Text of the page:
Two year delay for Rokkasho plant

Nuclear Monitor Issue: 

The annual announcement of further delay in the start-up of the Rokkasho reprocessing plant might become a biannual announcement from now on. On November 18, 2005 Japan Nuclear Fuel Ltd. (JNFL) announced that start-up of Rokkasho would be pushed back to July 2007. Just before that date, in May 2007, JNFL suspended the receipt of spent fuel at the plant after it was revealed that incorrect data had been used to calculate design standards for some shearing and fuel handling equipment in the event of an earthquake. In November 2008 a delay was announced as it was in September 2009.

On September 10, this year Japan Nuclear Fuel Ltd (JNFL) announced that the commencement of commercial operations of the Rokkasho Reprocessing Plant would be delayed by two years from October this year to October 2012. This is the eighteenth time the start date has been delayed. The reason for the delay is a series of problems and accidents during testing of the process of vitrifying high-level radioactive liquid waste. All the other tests have been completed, but unless the two vitrification furnaces can achieve a production capacity of 1,000 glass canisters per year, the plant cannot begin commercial operations.

JNFL says that the first 18 months of the extension period will be spent on activities including fitting thermometers to the vitrification furnaces and comparing operational data from a mock up facility (KMOC) in Tokai Village which is conducting experiments vitrifying an imitation of the radioactive liquid waste produced at the Rokkasho plant.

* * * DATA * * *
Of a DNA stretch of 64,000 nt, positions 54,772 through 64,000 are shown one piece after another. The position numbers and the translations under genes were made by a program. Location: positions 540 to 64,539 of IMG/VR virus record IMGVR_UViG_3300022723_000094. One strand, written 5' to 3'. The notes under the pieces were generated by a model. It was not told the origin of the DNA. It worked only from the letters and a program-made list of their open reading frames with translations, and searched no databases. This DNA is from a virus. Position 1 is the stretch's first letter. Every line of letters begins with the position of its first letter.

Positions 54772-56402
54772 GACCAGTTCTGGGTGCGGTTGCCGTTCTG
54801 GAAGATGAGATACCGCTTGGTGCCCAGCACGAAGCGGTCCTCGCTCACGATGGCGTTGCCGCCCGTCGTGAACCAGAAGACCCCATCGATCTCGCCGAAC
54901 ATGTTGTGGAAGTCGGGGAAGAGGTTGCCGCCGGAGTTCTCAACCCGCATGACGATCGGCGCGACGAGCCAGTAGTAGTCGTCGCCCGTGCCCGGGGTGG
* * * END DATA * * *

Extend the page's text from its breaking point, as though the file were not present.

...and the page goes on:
So far all the vitrification tests at Rokkasho have used Vitrification Furnace A, but glass and other material have become stuck in the furnace. JNFL now wants to begin testing Vitrification Furnace B and conduct "hot tests" (using real high-level liquid waste) in both furnaces from April 2012.

However, it is completely unclear when it will be possible to resume testing of the Vitrification Facility. No matter how well comparison of the KMOC data goes, since KMOC is not using the strong heat and radiation generating highly radioactive liquid waste produced at the Rokkasho Reprocessing Plant, the problems involved are not the same. JNFL's attempts to gather new data from KMOC since testing of the Rokkasho plant came to a standstill are bound to fail. They only go to show that the development of the vitrification furnaces was a total failure in the first place. JNFL needs to reconsider the fundamental design and development of the vitrification furnaces.

Testing of the vitrification furnaces has been a vicious circle in which one problem has led to another. Due to its lack of technical ability, JNFL has only been able to respond to problems in a haphazard fashion. To deal with the sedimentation of platinum group elements at the bottom of the vitrification furnace it inserted a stirring rod, but the stirring rod bent and in the ensuing confusion a brick was dislodged from the ceiling of the furnace. As attempts were being made to overcome the problem, about 150 liters of highly radioactive liquid waste leaked and evaporated within the cell. No doubt there will be more problems in future and JNFL will end up chasing its tail as it tries to respond to them, while the real tests are pushed further and further into the future.